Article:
Hello Readers! I am looking forward to this week so much, and it has almost nothing to do with Halloween being on Thursday. Honestly, I don’t understand why this “holiday” is such a big deal…but I digress. That discussion is for another post. I’m excited for this week because 1) the high temperatures are supposed to stay below 50 almost every day this week, which means I can break out more than one of my sweaters! I love fall fashion. Long sleeves and layers are totally my thing. The second reason is that November starts on Friday, which means that there are a lot of celebrations quickly approaching! I fully intend to take advantage of this season to focus extra on thankfulness and humility in November.
For today, I’m participating in Mailbox Monday! I have checked out some really good books from the library recently, so I will be sharing about those and an ebook I received for review.
Mailbox Monday is the gathering place for readers to share the books that came in their mailbox during the last week. Warning: Mailbox Monday can lead to envy, toppling TBR piles and humongous wish lists.
I’ve significantly cut back on how many books I accept for review recently. I don’t have time to read books that I’m not really into, so I’ve become pretty selective in order to work towards my personal reading goals. That said, I did recently accept one ebook for review.
Title: The Dog on the Acropolis
Author: Mark Tedesco
Synopsis: A family living in Greece at the time of the construction of the Parthenon and another family, thousands of years later, eking out a living at the base of the Acropolis.
The repercussions of the meeting of man and dog would unfold in unforeseen ways that would impact the lives around them.
The narrative takes the reader to Greece’s Golden Age, in which one dog, Daria, would scamper up the hill to keep up with Adelino, a stone cutter working on the new temple, and his son Tiro. The lives of Pheidias, the architect of the Parthenon, Adelino and Diana his wife, as well as Tiro their son, would intersect in unexpected ways.
The story brings then brings the reader back into the present where past and present eventually coincide, transforming the lives of both canines and humans.
I’m not really sure what to expect from The Dog on the Acropolis, but it sounds fun and different from what I usually read! I’m drawn by the historical aspect, and using the dog as a focal point (and perhaps narrator?) looks interesting.
I have a total of five books checked out right now, but only two are from the last two weeks.
Author: Donna Kaufman
Synopsis: Every autumn, Moonbright, Maine, is the picture of charm with its piles of crisp leaves, flickering jack-o’-lanterns … and a touch of the sweetest kind of enchantment.
Witches, goblins, the occasional ghost—they’re all sure to be spotted at the annual Halloween parade, where adults and children alike dress in costume to celebrate Moonbright’s favorite holiday. And no place has more seasonal spirit than Bellaluna’s Bakeshop, a family business steeped in traditional recipes, welcoming warmth—and, legend has it, truly spellbinding, heart-melting treats …
Between good-natured Halloween tricks, frothy pumpkin lattes, and some very special baked goods, for three Moonbright residents looking for love—whether they know it or not—the spookiest thing will be how magical romance can suddenly be.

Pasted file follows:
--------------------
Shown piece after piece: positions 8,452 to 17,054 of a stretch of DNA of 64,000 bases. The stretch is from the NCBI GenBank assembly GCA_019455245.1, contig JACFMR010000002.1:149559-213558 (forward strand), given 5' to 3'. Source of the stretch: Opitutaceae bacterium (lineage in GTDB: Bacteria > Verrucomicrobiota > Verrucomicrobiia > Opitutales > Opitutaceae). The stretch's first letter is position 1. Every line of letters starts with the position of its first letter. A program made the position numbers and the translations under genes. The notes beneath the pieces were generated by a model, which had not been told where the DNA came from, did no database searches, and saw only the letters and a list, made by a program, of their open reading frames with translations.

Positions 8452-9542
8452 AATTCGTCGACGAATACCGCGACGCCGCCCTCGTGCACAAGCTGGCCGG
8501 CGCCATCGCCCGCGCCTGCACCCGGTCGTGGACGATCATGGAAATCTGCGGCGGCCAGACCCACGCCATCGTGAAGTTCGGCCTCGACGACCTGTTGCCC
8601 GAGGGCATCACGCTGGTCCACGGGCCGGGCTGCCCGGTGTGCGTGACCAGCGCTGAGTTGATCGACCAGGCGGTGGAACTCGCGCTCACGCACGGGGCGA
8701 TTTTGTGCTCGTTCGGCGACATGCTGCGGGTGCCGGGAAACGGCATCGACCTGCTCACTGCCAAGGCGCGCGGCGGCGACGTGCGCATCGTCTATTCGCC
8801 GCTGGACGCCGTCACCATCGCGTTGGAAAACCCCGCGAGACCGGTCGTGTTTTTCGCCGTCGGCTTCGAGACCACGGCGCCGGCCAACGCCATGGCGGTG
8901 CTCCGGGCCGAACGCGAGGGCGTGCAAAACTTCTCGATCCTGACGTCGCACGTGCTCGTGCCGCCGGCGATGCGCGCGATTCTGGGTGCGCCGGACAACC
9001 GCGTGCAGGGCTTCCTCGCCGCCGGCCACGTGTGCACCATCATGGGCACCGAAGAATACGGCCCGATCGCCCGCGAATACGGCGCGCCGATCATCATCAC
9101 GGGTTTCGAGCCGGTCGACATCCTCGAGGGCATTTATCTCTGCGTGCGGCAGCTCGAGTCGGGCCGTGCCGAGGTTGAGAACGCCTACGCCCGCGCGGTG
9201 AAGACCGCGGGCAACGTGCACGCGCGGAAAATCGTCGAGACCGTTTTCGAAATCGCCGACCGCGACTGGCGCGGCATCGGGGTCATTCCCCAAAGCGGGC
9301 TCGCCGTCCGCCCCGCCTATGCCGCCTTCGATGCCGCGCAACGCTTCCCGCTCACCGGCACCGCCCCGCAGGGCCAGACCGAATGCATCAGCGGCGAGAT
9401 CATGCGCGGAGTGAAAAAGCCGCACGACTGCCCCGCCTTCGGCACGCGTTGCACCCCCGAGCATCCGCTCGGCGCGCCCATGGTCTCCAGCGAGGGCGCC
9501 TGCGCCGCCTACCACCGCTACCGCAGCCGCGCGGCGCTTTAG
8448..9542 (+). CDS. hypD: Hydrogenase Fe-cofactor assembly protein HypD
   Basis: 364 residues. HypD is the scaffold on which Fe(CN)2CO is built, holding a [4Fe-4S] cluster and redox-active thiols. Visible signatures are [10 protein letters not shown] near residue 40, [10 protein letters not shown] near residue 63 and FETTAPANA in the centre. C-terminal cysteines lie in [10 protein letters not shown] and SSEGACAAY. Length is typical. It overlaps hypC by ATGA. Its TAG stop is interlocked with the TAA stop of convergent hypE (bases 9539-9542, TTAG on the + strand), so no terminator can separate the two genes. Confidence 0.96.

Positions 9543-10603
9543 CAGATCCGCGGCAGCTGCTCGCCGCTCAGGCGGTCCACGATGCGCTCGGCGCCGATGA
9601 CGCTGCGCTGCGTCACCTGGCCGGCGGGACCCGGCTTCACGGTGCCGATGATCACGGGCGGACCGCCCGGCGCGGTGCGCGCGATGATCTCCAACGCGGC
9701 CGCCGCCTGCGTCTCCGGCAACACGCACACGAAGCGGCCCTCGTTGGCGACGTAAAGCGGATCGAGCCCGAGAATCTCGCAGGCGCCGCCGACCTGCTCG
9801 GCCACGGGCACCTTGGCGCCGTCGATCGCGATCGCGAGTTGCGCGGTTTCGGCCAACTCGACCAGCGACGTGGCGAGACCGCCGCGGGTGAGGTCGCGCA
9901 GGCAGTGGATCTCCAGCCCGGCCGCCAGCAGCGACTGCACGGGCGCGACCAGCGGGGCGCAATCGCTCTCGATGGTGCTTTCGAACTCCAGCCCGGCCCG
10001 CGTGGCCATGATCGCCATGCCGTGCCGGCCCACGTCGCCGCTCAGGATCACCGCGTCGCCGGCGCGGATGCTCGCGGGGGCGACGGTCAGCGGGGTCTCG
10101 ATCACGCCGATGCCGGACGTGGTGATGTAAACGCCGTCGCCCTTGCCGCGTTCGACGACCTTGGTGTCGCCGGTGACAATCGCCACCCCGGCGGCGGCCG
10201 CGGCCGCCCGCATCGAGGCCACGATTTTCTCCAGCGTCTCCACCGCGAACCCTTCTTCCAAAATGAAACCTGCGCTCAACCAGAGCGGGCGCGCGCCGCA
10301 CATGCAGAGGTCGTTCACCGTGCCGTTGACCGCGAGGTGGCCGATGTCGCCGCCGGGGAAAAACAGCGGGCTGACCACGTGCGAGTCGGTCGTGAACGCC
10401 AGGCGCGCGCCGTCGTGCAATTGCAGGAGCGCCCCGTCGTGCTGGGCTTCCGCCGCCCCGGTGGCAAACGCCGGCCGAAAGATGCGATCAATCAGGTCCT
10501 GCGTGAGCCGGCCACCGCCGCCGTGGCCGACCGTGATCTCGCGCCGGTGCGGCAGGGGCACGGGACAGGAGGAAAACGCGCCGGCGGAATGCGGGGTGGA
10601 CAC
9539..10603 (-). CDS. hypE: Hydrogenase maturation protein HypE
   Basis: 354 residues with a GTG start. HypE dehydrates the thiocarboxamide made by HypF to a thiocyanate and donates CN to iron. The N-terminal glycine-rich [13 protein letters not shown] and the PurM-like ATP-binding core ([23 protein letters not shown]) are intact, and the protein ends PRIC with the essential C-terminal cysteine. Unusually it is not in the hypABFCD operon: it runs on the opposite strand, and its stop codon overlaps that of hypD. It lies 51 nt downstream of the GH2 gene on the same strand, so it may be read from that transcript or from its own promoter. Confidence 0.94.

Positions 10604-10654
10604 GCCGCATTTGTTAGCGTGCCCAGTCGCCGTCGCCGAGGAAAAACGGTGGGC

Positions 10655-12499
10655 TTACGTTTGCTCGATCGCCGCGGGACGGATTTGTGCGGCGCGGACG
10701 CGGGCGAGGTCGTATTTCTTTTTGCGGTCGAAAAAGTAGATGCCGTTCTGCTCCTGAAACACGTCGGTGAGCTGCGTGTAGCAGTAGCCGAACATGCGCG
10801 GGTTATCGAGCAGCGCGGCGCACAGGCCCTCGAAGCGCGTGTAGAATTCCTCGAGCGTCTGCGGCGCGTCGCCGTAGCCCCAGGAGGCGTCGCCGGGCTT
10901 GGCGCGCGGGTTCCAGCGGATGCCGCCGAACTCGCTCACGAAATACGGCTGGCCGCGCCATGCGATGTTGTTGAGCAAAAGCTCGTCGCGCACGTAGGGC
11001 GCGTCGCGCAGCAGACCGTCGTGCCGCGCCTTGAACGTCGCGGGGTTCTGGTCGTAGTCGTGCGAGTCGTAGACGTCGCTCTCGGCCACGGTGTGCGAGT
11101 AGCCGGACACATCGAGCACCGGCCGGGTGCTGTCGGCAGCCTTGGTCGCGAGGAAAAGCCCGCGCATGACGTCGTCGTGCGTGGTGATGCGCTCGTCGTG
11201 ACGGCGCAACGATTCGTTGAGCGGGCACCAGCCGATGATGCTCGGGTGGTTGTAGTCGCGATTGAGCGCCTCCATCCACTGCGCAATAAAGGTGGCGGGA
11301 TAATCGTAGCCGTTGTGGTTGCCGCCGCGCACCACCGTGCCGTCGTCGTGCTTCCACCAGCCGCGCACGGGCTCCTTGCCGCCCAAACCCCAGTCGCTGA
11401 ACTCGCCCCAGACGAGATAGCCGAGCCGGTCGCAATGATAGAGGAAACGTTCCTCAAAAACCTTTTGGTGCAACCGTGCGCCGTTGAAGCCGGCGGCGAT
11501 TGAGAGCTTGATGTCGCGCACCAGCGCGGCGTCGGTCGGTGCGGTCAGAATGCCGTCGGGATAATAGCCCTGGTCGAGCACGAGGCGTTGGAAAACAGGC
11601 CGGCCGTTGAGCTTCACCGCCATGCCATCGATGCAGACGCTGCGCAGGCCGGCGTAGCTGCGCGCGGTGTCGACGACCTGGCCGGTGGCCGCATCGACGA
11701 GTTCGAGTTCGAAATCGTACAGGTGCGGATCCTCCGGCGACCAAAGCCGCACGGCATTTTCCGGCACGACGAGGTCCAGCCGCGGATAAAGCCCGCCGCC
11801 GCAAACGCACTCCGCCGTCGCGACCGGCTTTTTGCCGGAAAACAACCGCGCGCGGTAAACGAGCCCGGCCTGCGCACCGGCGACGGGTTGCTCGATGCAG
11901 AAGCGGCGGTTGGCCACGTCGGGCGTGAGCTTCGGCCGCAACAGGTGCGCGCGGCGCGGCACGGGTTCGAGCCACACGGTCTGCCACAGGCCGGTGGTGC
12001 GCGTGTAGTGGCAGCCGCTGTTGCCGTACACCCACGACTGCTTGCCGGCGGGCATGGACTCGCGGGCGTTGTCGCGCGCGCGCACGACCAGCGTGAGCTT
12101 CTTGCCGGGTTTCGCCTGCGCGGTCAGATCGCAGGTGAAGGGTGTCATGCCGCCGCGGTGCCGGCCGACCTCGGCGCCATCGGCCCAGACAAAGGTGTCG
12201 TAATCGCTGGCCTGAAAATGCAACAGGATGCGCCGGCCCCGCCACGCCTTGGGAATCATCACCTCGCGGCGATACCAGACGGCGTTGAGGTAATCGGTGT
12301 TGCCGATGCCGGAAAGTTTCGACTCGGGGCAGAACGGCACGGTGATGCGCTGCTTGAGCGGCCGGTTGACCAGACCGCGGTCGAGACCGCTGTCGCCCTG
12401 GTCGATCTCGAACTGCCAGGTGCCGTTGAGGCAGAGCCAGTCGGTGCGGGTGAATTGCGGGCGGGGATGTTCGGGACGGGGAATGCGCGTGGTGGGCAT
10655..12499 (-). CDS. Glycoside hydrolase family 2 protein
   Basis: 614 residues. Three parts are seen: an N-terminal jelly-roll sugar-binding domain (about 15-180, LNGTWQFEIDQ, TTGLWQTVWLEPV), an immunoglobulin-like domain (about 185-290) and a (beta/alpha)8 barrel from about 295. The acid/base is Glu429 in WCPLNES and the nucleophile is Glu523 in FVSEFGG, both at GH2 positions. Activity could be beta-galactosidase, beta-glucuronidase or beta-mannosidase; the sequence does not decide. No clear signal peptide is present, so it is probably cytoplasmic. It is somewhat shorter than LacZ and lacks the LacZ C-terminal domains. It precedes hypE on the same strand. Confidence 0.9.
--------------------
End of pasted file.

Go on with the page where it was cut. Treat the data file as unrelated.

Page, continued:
Even I, who dislike almost everything directly relating to Halloween and generally tend to be grumpy when the subject comes up, am drawn to this book. The town sounds adorable, and the idea is quirky but not too weird or creepy. I can’t wait to get into this! Do you think I can finish it by Thursday if I start it today?
Author: Kate Moore
Synopsis: The Curies’ newly discovered element of radium makes gleaming headlines across the nation as the fresh face of beauty, and wonder drug of the medical community. From body lotion to tonic water, the popular new element shines bright in the otherwise dark years of the First World War.
Meanwhile, hundreds of girls toil amidst the glowing dust of the radium-dial factories. The glittering chemical covers their bodies from head to toe; they light up the night like industrious fireflies. With such a coveted job, these “shining girls” are the luckiest alive — until they begin to fall mysteriously ill.
But the factories that once offered golden opportunities are now ignoring all claims of the gruesome side effects, and the women’s cries of corruption. And as the fatal poison of the radium takes hold, the brave shining girls find themselves embroiled in one of the biggest scandals of America’s early 20th century, and in a groundbreaking battle for workers’ rights that will echo for centuries to come.
Written with a sparkling voice and breakneck pace, The Radium Girls fully illuminates the inspiring young women exposed to the “wonder” substance of radium, and their awe-inspiring strength in the face of almost impossible circumstances. Their courage and tenacity led to life-changing regulations, research into nuclear bombing, and ultimately saved hundreds of thousands of lives.
I’m about a third of the way through The Radium Girls, and it is terrifying in its own sense. As someone hearing the stories in 2019, I see so many red flags that none of the girls notice. It’s like watching a roller coaster speed toward broken tracks and not being able to do anything about it. It’s crazy to me that this is real, not just a story. What makes it most frightening is how easily it happened, and how something similar could (and quite possibly might) happen again in my lifetime.
What new books have you gotten recently? Is there anything you’re trying to finish by the end of the month?
Don’t forget you can hop over to Mailbox Monday to see what new books others are talking about!
Until the next chapter,